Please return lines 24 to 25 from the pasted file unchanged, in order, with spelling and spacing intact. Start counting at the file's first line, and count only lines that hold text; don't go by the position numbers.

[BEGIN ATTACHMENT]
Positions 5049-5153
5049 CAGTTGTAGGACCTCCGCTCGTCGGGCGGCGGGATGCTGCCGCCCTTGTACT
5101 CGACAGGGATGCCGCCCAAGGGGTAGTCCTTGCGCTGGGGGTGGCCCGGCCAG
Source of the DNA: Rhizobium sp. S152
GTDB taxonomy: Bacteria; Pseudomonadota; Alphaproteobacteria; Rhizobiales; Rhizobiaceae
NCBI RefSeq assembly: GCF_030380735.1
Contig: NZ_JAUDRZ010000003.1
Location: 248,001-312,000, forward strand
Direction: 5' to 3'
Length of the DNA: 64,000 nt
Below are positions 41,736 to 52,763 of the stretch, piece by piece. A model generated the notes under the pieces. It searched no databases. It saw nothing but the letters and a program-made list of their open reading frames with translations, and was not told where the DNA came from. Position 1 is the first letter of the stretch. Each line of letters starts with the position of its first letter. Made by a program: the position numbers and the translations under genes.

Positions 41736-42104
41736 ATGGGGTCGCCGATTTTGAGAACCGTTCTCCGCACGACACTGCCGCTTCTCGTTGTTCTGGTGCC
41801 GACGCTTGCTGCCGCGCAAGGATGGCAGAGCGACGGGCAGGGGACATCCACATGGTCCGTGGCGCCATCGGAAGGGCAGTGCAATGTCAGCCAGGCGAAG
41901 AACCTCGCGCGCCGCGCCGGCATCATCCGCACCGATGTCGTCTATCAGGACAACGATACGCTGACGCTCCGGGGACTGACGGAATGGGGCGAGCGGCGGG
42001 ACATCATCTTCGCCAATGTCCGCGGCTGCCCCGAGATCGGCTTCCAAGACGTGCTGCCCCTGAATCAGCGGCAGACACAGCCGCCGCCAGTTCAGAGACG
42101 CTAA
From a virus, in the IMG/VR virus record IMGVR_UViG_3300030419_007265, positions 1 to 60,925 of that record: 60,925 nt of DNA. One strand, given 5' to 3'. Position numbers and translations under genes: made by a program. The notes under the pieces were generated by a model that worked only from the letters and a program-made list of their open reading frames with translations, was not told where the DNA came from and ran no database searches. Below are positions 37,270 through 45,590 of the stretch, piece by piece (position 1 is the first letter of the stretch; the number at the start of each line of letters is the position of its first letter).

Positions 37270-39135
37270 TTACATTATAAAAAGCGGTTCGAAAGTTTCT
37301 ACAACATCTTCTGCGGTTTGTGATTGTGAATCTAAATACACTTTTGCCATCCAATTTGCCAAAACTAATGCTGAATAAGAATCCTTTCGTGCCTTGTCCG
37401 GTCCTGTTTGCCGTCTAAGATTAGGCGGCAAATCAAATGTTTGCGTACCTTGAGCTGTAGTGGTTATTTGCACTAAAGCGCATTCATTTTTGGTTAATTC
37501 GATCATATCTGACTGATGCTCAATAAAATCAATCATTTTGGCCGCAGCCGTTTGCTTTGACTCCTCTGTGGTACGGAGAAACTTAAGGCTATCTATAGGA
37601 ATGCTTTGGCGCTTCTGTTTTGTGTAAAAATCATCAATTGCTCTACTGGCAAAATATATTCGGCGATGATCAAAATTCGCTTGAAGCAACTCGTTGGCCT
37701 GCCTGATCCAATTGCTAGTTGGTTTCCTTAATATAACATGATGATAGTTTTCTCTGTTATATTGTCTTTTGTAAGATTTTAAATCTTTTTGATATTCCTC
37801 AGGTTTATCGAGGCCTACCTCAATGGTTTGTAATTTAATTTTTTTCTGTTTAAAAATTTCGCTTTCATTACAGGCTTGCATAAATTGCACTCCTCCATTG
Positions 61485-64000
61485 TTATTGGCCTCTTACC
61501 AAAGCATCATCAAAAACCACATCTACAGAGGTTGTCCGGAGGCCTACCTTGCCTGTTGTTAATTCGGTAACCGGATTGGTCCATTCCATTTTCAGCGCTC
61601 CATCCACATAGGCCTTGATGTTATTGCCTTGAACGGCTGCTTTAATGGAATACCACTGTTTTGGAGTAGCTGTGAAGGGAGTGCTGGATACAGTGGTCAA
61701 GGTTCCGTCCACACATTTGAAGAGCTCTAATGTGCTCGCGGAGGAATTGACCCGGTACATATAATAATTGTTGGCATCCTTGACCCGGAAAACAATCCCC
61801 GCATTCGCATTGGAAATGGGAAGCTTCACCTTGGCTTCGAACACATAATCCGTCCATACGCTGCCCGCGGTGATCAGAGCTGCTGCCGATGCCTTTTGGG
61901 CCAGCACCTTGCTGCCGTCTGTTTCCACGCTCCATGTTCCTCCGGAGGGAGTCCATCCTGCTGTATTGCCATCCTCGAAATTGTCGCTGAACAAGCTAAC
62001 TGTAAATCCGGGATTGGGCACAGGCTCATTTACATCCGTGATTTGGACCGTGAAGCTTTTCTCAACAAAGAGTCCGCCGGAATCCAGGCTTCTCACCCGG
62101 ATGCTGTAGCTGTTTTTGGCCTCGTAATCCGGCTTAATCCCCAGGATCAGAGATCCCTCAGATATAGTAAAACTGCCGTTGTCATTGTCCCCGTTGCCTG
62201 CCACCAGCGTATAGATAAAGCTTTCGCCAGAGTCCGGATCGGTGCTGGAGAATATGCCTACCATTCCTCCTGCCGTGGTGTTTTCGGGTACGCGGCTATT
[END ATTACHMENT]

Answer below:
37601 ATGCTTTGGCGCTTCTGTTTTGTGTAAAAATCATCAATTGCTCTACTGGCAAAATATATTCGGCGATGATCAAAATTCGCTTGAAGCAACTCGTTGGCCT
37701 GCCTGATCCAATTGCTAGTTGGTTTCCTTAATATAACATGATGATAGTTTTCTCTGTTATATTGTCTTTTGTAAGATTTTAAATCTTTTTGATATTCCTC